On a post-travel, post-exhibit, post-finished work high, I am. The 2019 edition of Verona Tessile ended on April 28. If you are a fiber art or quilt lover, definitely put Verona on your 2021 list. Now, let me try to separate the thoughtful threads currently tangled in my brain….
By their hands, we are fed. Alanna Nelson, 2019. Cotton, wool felt.
Finished and photographed a week before my departure, relief and gratitude abounded as I tucked my contribution to Annamaria Brenti‘s Finestre Migranti project into my carry on duffle (You can read more about my thought and construction process).
What a gift it was to have the time and contemplative moments to create this work. My goal: let this quilt inspire you to savor your next meal and consider how it arrived on your plate. Here are a few detail shots…
Now it’s time to work on other pieces that fermented while stitching. I hope to flat bed scan “By their hands..,” leveraging the hours of work and ideas into other projects.
Finestre Migranti at Verona Tessile 2019
How to display more than 40 contributions totaling nearly 80 meters of fiber art – now that’s a curator’s installation puzzle to solve. Silvanna Zenatello, a key force behind the project, cleverly designed a serpentine path where each quilt flows into the next. Thanks to the Verona Tessile sponsor SEC Events, their crews adeptly installed the support structures following Silvanna’s CAD drawings.
Installation took a big chunk of the day, even with excellent preparations and layout instructions. Fortunately, Emmanuela, Katrina and I are tall enough to reduce ladder climbing. Sigrun became a master Pinner, and Maddalena dashed to wherever Silvanna asked. Silvanna brought many quilts with her from Roma and Lazio. Others were delivered to Ad Maiora in Verona, still others delivered on installation morning.
Finestre Migranti – first public exhibit, many emotions
After working alone on my Immigration Windows/Migrating Windows project, I relished hearing experiences and emotions that mirrored and differed from my own. With contributions from Chile, the US, Italy, Kenya, and Gambia, the artists presented universal and timeless perspectives on immigration. I reunited with Lazio quilters from my Frascati days. Many quilts were delivered by hand, so new friendships developed, including SAQA member Shoshi Rimer.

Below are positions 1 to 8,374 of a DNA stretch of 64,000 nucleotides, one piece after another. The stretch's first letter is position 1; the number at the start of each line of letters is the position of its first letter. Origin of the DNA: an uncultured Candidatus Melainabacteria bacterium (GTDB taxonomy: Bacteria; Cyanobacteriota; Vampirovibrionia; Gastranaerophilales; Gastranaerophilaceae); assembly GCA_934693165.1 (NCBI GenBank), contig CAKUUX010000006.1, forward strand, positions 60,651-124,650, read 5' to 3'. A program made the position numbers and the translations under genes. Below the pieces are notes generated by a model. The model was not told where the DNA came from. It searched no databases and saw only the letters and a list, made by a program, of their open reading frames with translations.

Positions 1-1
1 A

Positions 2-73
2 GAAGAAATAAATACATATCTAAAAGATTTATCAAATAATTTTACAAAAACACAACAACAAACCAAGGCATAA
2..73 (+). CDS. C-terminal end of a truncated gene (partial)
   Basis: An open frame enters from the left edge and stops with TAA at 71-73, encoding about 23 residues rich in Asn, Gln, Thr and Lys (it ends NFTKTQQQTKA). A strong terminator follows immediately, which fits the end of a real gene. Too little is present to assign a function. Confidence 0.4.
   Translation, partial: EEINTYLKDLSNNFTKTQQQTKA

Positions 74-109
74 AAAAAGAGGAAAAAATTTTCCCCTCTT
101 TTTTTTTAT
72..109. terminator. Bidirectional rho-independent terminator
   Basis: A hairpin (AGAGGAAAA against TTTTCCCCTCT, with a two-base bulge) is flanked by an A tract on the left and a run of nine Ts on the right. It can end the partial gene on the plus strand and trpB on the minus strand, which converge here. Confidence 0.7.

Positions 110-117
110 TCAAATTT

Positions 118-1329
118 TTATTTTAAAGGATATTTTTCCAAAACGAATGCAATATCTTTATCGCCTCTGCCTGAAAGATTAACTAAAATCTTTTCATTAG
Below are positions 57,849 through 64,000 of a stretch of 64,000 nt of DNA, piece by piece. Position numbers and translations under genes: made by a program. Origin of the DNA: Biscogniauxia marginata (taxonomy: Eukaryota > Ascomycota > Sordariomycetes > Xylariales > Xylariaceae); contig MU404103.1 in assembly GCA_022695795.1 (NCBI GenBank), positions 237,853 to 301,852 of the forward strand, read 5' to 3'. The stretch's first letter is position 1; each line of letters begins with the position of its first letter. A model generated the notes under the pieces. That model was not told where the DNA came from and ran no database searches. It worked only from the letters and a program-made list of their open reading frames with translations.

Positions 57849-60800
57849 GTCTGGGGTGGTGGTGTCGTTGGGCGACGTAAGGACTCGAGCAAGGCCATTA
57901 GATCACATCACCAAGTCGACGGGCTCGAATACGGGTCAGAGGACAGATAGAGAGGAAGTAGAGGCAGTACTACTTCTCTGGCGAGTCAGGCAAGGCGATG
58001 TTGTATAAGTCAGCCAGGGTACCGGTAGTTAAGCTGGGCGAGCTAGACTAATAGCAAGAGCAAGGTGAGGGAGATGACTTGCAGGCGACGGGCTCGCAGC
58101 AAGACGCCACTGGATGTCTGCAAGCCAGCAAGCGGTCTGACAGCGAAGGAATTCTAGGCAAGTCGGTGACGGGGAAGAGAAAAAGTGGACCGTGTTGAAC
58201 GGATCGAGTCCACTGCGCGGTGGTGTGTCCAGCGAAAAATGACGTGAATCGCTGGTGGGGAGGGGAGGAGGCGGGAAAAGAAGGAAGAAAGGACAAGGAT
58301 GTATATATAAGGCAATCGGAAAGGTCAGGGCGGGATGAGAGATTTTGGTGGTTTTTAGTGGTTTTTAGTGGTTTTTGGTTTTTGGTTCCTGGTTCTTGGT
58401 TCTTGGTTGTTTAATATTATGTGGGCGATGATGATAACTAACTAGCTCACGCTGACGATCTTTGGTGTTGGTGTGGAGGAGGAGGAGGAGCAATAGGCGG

Our shared experience making an Immigration Windows quilt created immediate kinship even if it was the first time we met. We had a fun meal out together after the opening day, and I found myself stopping by the exhibit just to chat with whoever was white gloving.
Visitors responded thoughtfully and with great interest to the project. Nadia, a dynamic interpreter, was like a pied piper leading groups through the exhibit. In addition to enjoying the visual aspect of the work, visitors definitely enjoyed hearing the stories and understanding the techniques. With the artist statements and techniques in Italian, English and Spanish, people could alternate between the stories and the art.
On Friday morning, the Chilean textile artists gave a talk about the creation of their gorgeous contribution to the project. I shared strategies to encourage quilters to consider a conservation perspective when creating their quilts. We honored the young Italian residents with international heritage who explained the meaning behind their Finestre Migranti quilt.
Immigrants to Italy also visited the exhibit. I met three young men who are living in limbo without passports or an easy road to immigration. The enormity and duration of their endeavor was palpable in their demeanor.
“Forza,” I encouraged them. “Each day seems heavy now, but resolution will happen.”
Of course, resolution will happen. But when? How? How can I bolster and support people who are living in transient times? This window on immigration was living, not in textiles.
The opening day, April 25, was a national holiday, commemorating Italian liberation at the end of World War II. With the Festival taking place during the week after Easter and with free attendance, turnout included local, national and European contingents.
Annamaria just posted a video that followed the waves of the Finestre Migrante exhibit. Take a peek.
With Verona Tessile 2019 over, the next objective is to send the exhibit on the road. There are definite ideas and connections being made, so stay tuned for more details!
With those first threads of my travels untangled, it’s time to get back into the studio. I’ll share more people, sites and stories about Verona Tessile soon!
Thank youu for the wonderful article Alanna! The Finestre Migranti project is still open to all of the fiber artists who would like to express through the fragmented spaces of the cathedral windows their thoughts on any kind of migration. The 42 quilts displayed so far in Verona and their descriptions will be soon collected in an open book freely available on line. Follow us in Finestre Migranti Facebook page
A virtual exhibit makes sense to share this inspiration with everyone. Thank you, Annamaria, for all of your hard work.